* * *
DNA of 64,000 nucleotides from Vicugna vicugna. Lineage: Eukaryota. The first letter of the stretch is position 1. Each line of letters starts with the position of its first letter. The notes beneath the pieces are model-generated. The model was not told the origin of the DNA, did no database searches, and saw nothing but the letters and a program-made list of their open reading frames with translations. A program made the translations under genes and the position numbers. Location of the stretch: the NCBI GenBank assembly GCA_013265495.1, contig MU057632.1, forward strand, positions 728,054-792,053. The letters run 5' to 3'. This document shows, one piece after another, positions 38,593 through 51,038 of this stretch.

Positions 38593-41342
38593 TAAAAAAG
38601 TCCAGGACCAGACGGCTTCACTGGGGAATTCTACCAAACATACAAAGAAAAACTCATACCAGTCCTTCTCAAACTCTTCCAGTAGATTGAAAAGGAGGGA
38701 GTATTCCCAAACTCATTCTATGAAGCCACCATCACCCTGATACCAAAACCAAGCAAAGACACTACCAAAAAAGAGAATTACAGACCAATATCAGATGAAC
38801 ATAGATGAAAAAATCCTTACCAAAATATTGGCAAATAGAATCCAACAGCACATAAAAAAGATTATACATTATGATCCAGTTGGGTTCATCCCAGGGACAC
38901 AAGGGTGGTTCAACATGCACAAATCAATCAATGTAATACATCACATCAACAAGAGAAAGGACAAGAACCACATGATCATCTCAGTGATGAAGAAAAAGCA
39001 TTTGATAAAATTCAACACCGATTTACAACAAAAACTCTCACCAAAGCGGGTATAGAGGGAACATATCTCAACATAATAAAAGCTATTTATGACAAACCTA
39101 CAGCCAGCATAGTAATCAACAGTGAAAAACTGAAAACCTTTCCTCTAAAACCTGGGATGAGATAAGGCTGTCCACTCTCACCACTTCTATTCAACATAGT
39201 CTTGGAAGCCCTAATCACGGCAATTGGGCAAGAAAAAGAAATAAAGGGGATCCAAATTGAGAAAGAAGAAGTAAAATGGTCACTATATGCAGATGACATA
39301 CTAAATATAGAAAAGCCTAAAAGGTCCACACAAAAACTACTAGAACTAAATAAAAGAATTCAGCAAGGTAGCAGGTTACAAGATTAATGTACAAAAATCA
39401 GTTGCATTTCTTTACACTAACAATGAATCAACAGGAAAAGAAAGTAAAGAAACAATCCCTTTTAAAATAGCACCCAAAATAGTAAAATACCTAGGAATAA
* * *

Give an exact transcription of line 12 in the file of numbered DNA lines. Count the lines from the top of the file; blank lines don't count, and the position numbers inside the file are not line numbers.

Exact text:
39401 GTTGCATTTCTTTACACTAACAATGAATCAACAGGAAAAGAAAGTAAAGAAACAATCCCTTTTAAAATAGCACCCAAAATAGTAAAATACCTAGGAATAA